Tuesday, February 22, 2011

Wildlife Conservation: Wildlife Conservation Top Priority for Sarawak Government

Source: Asia Newswire

The Government of Sarawak is intensifying wildlife conservation and protection activities as part of its commitment to sustainable development. It is implementing major development plans throughout Sarawak that will create jobs, improve basic infrastructure and create a high income economy by 2030. In doing so, it has pledged to follow sustainable development policies and responsibly manage Sarawak's resources for future generations.

Chief Minister Taib Mahmud said: "We must plan our development in a sustainable manner, to ensure that the prosperity of the State will not only be sustained but can be handed down to our children and grand-children."

In the last few years, the Government of Sarawak has ramped up its conservation efforts and has taken significant steps to ensure that the Sarawak Corridor of Renewable Energy (SCORE) project, which will see the development of five major growth nodes stretching 320km, will have as minimum an impact as possible on the state's biodiversity.

For example, a programme was put in place to save the flora and fauna affected by the construction of the Bakun Hydro Electric Dam. A total of 349 species of flora, 65 species of fauna, 27 mammals and 38 bird species were identified and relocated to higher ground. There is now a conservation programme in place in the Bakun Dam catchment area and it is anticipated that the growth in eco-tourism will provide economic opportunities for local communities.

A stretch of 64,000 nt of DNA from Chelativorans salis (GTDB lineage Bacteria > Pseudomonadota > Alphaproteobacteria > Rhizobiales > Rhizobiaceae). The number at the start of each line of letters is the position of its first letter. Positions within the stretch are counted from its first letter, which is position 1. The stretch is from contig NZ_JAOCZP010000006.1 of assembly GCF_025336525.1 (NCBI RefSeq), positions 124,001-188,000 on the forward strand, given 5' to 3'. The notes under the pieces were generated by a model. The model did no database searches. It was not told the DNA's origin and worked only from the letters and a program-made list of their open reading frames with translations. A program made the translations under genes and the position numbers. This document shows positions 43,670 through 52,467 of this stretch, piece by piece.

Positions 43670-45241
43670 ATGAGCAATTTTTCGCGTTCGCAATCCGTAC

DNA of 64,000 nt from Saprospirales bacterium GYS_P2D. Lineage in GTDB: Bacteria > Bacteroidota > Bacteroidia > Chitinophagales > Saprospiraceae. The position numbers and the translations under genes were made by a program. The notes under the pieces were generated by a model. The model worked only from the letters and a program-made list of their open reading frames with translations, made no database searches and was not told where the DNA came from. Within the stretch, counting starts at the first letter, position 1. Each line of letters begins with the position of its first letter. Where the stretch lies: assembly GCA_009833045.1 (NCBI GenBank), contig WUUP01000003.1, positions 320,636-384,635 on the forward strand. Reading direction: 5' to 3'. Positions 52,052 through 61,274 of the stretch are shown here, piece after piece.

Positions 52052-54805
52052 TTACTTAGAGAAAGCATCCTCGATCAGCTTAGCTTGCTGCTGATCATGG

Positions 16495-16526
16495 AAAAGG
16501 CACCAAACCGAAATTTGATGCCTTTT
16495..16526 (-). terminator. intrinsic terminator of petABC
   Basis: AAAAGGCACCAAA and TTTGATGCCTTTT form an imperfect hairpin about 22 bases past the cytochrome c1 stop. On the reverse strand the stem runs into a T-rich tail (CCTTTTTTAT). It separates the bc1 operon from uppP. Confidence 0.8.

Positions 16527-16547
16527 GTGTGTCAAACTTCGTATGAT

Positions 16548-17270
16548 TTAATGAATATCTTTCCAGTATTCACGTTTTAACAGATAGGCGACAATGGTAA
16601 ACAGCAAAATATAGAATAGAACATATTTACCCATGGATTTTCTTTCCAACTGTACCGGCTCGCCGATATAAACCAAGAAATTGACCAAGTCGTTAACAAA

Other programmes include the Heart 2 Heart orang-utan campaign which invites the public to get involved with orang-utan conservation; orang-utan and turtle adoption; protection of the dugong (a large marine mammal) and the Irrawaddy dolphin, which are both endangered species; and the Reef Ball project that will rehabilitate Sarawak's ocean ecosystem by placing artificial reef modules in the sea to form new habitats. Reef balls have also proven their effectiveness in protecting turtles in Sarawak. In the early 1990s, between 70 to 100 turtle deaths were reported every year. Now, the number of deaths has been reduced significantly to less than 15 reported cases. Reef balls also protect traditional fishing areas and are used to create recreational diving sites.

The government has also received RM 605,000 (US$192,000) from companies and organisations within Malaysia and abroad to ensure the success of these conservation projects.

Sarawak has one of the most extensively protected environments in Malaysia. The State has 22 national parks, four wildlife sanctuaries and five nature reserves covering a total of 710,884 hectares. The orang-utan population lives within totally protected areas at Lanjak-Entimau Wildlife Sanctuary and Batang Ai National Park. These two sanctuaries cover approximately 250,000 hectares, amounting to more than three times the size of Singapore.